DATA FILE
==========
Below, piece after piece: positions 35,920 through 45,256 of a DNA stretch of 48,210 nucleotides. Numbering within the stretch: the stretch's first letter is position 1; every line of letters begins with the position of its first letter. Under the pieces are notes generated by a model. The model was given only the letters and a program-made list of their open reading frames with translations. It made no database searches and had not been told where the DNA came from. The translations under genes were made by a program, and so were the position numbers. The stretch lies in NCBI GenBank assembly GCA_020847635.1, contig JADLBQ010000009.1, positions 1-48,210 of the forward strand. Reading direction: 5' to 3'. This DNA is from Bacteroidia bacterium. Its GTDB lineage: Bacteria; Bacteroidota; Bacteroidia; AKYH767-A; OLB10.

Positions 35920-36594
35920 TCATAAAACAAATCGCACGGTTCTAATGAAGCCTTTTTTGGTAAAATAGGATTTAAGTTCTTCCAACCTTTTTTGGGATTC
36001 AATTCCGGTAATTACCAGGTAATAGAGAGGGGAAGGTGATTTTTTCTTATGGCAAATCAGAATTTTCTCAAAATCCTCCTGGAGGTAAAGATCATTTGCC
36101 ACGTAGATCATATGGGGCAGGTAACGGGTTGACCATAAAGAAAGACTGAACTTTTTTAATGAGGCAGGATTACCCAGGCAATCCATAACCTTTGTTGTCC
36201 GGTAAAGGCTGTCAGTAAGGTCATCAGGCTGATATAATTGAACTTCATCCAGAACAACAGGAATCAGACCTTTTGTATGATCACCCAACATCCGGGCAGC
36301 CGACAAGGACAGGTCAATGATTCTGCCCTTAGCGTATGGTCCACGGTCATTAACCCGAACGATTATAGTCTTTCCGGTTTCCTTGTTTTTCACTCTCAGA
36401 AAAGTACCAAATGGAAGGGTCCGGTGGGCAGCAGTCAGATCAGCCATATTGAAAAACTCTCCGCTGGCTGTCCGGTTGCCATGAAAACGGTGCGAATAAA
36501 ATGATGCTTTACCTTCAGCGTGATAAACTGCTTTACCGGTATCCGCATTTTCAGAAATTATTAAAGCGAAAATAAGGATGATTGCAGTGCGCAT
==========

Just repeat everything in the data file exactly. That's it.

Below, piece after piece: positions 35,920 through 45,256 of a DNA stretch of 48,210 nucleotides. Numbering within the stretch: the stretch's first letter is position 1; every line of letters begins with the position of its first letter. Under the pieces are notes generated by a model. The model was given only the letters and a program-made list of their open reading frames with translations. It made no database searches and had not been told where the DNA came from. The translations under genes were made by a program, and so were the position numbers. The stretch lies in NCBI GenBank assembly GCA_020847635.1, contig JADLBQ010000009.1, positions 1-48,210 of the forward strand. Reading direction: 5' to 3'. This DNA is from Bacteroidia bacterium. Its GTDB lineage: Bacteria; Bacteroidota; Bacteroidia; AKYH767-A; OLB10.

Positions 35920-36594
35920 TCATAAAACAAATCGCACGGTTCTAATGAAGCCTTTTTTGGTAAAATAGGATTTAAGTTCTTCCAACCTTTTTTGGGATTC
36001 AATTCCGGTAATTACCAGGTAATAGAGAGGGGAAGGTGATTTTTTCTTATGGCAAATCAGAATTTTCTCAAAATCCTCCTGGAGGTAAAGATCATTTGCC
36101 ACGTAGATCATATGGGGCAGGTAACGGGTTGACCATAAAGAAAGACTGAACTTTTTTAATGAGGCAGGATTACCCAGGCAATCCATAACCTTTGTTGTCC
36201 GGTAAAGGCTGTCAGTAAGGTCATCAGGCTGATATAATTGAACTTCATCCAGAACAACAGGAATCAGACCTTTTGTATGATCACCCAACATCCGGGCAGC
36301 CGACAAGGACAGGTCAATGATTCTGCCCTTAGCGTATGGTCCACGGTCATTAACCCGAACGATTATAGTCTTTCCGGTTTCCTTGTTTTTCACTCTCAGA
36401 AAAGTACCAAATGGAAGGGTCCGGTGGGCAGCAGTCAGATCAGCCATATTGAAAAACTCTCCGCTGGCTGTCCGGTTGCCATGAAAACGGTGCGAATAAA
36501 ATGATGCTTTACCTTCAGCGTGATAAACTGCTTTACCGGTATCCGCATTTTCAGAAATTATTAAAGCGAAAATAAGGATGATTGCAGTGCGCAT